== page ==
All the news that's fit to sing
For singer-songwriter Loudon Wainwright III, the personal is still the political. As long as it's got a good tune.
Even before his first marriage (to singer Kate McGarrigle), Wainwright was skilled in peeling away the deceits and conceits of his own youthful attitudes in songs such as "School Days" and "Motel Blues". The prickly articulacy of those early albums, with their understated covers featuring the Westchester boarding-school bard in shockingly short hair and grey Brooks Brothers trousers, led to Wainwright being acclaimed as a possible successor to Bob Dylan, despite the obvious differences in tone and style.
"I was the first New Dylan, I believe," he claims with wry pride as we share a bottle of water in his Notting Hill hotel room. "I think I pre- dated John Prine by about a year! But though I admire Bob Dylan and was very influenced by him, I don't think of what I do as particularly Dylanesque. For one thing, he was a mysterious, cryptic kind of songwriter, and mine are so clear, there's no mystery about what I'm writing about." There's certainly no mystery about the issues on his latest album, Social Studies, where Wainwright's attention turns to more public, political matters. Older readers may recall Loudon's weekly slot as resident topical troubadour on Jasper Carrott's TV show; through the Nineties, he's held a similar position on the state-subsidised National Public Radio in America, offering whimsical commentary upon contemporary mores - the OJ trial, the Tonya Harding affair, Jesse Helms, Bill Clinton's enduring appeal, the millennium bug, etc - the best of which are gathered together on the album.
"The topical song is a dying art, which I'm trying to resuscitate," he acknowledges. "I'm very influenced by Tom Lehrer, especially; when I began in the late Sixties there was a bit of a tradition in folk music of topical songs, protest songs, various talking blues making fun of John Foster Dulles or the John Birch Society, and I've done a bit of that throughout my career, so I thought, why not do an album of them? And in my case, so much of my stuff is personal and autobiographical, it was a bit of a relief to write about other people for a change."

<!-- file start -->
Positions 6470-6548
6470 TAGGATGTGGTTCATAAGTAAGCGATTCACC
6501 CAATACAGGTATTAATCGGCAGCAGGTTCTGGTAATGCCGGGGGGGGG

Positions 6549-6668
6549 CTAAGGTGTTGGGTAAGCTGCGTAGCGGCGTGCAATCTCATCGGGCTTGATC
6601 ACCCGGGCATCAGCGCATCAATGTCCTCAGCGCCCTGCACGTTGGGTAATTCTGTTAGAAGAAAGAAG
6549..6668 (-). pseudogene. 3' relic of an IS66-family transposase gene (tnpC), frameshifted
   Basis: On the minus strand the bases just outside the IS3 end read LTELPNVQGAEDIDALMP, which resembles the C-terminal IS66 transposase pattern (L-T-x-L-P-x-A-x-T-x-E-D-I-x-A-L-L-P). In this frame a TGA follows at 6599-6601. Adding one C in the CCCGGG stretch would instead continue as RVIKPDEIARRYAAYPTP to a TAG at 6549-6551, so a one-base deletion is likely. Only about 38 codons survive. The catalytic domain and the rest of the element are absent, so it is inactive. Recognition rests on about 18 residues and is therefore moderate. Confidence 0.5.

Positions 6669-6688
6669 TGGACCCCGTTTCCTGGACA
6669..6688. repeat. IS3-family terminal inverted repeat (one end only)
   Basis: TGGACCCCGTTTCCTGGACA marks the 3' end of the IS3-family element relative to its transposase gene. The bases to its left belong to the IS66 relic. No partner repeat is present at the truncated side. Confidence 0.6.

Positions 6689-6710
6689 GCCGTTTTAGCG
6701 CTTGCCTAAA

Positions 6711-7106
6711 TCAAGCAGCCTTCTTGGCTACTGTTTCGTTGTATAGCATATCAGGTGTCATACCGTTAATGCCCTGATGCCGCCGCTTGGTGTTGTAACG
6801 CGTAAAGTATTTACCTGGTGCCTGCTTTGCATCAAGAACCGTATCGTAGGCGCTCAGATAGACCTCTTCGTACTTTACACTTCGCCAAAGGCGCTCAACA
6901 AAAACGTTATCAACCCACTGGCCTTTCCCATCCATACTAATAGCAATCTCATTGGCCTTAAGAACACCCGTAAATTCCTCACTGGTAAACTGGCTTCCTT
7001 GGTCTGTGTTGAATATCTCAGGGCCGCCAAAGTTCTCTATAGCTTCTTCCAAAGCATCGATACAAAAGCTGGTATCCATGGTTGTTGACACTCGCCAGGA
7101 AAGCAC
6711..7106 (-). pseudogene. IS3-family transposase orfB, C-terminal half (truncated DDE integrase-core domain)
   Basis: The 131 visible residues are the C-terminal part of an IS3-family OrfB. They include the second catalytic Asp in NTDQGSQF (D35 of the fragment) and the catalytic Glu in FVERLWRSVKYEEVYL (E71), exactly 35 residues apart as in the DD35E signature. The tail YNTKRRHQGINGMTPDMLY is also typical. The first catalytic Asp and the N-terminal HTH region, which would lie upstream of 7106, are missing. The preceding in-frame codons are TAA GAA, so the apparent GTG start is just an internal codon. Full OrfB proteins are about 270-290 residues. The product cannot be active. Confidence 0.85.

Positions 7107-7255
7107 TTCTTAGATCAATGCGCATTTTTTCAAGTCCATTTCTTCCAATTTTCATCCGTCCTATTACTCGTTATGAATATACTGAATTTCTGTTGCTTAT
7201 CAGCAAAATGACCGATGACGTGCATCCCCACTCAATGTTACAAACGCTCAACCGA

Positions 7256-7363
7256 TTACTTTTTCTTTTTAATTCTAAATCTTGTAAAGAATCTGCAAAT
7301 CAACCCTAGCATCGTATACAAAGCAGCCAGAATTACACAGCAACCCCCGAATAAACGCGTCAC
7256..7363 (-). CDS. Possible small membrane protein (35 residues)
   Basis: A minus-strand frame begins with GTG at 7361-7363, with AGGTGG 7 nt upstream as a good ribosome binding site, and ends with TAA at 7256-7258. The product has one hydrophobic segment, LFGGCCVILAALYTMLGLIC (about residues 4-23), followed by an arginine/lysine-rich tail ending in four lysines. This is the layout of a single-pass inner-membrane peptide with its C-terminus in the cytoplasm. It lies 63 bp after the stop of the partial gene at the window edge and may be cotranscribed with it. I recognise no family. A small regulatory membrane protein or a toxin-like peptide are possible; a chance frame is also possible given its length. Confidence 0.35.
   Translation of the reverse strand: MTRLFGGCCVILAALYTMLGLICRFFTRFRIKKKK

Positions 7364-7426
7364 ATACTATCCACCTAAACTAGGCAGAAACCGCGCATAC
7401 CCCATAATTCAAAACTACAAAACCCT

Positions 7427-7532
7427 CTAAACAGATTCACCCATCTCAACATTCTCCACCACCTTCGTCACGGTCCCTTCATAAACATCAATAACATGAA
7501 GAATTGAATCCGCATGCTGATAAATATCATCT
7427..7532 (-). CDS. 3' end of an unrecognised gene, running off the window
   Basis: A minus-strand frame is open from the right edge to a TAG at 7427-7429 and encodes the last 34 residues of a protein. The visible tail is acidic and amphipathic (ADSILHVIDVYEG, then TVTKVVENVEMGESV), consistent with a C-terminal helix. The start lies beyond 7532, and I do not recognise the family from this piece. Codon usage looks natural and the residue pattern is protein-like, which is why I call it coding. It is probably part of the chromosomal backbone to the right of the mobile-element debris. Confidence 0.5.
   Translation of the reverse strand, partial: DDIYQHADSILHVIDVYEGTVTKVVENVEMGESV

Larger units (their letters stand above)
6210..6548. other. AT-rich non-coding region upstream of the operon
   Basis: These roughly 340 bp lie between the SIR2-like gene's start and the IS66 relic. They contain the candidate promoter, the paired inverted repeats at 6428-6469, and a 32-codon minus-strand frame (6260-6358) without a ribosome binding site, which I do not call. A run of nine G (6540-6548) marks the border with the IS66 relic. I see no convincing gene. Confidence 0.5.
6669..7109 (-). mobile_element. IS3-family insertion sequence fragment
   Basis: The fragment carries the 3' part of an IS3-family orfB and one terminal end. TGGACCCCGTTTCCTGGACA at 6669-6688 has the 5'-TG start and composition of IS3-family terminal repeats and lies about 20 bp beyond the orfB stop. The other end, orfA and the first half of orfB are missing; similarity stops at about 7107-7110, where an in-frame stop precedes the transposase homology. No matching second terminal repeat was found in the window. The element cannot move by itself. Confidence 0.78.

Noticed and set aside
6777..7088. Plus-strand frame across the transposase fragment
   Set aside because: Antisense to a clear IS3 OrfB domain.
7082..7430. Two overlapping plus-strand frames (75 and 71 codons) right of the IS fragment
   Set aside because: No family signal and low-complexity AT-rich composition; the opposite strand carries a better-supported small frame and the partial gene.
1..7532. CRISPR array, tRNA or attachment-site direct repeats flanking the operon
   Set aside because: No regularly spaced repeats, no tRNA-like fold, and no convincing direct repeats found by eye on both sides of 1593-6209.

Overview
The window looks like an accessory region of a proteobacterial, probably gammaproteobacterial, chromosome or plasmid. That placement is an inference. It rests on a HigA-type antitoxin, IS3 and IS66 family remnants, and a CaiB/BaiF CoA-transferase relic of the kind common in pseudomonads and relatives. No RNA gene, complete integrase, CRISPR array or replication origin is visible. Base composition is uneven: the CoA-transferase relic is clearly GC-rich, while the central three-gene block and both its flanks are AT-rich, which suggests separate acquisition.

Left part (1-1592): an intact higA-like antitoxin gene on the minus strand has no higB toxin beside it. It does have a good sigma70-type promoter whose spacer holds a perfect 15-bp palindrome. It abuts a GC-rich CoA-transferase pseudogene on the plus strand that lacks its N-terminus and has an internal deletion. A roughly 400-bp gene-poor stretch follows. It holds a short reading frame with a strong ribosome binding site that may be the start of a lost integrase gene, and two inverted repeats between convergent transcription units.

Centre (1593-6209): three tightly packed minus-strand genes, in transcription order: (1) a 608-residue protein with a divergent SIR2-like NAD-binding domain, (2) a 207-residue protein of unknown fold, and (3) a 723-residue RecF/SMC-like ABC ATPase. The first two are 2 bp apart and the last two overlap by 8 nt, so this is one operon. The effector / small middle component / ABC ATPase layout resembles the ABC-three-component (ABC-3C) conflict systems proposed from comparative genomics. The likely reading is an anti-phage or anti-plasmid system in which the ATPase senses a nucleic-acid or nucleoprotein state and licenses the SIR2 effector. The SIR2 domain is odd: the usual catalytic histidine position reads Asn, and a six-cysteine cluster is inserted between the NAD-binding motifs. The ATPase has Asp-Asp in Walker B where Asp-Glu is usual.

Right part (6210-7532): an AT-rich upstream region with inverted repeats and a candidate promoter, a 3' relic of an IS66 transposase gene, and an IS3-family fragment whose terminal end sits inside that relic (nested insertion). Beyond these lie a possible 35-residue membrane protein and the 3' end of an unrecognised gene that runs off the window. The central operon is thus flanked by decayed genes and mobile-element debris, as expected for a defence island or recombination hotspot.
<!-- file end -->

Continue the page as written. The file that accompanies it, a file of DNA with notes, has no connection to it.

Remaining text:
Written to short deadlines, the songs helped Wainwright keep his eye sharp and his powder dry. "National Public Radio would call up and say, the Beatles are releasing `Free As A Bird', we want a song about the Beatles in two days, or whatever," he explains. "So it was like journalism, writing to order. But I generally write pretty quickly - once I get an idea, the song's usually done in an hour or two." Sometimes, however, that's not the end of the matter. The oldest song on the album, "Jesse Don't Like It", deals with ultra-conservative Senator Jesse Helms' campaign to dismantle the arts-funding machinery provided by the National Endowment for the Arts, an implicit attempt to introduce censorship which, despite Helms' failure, has insinuated itself into the publicly funded bodies anyway.
"Since then, the NPR would be very wary," Wainwright explains. "Like in the OJ song, they OK'd the line about `There's white folks, black folks, brown folks at the bar', but baulked at `On the bench in glasses is the bearded yellow man', because `Asian-Americans are not ready for that colour thing, can we change that'? I said, Well, no, because the whole joke is about the colours.
"They said, `We can't take the chance, because of the funding for National Public Radio'. So in a sense, it is a form of censorship." A similar dread marked the reaction to Loudon's millennium bug song "Y2K", which explicitly places the blame for the bug at Bill Gates's door. The song was OK, but the record company took fright at the album cover, a group of caricatures of Bill, Jesse, OJ, Tonya, John Lennon and Father Christmas.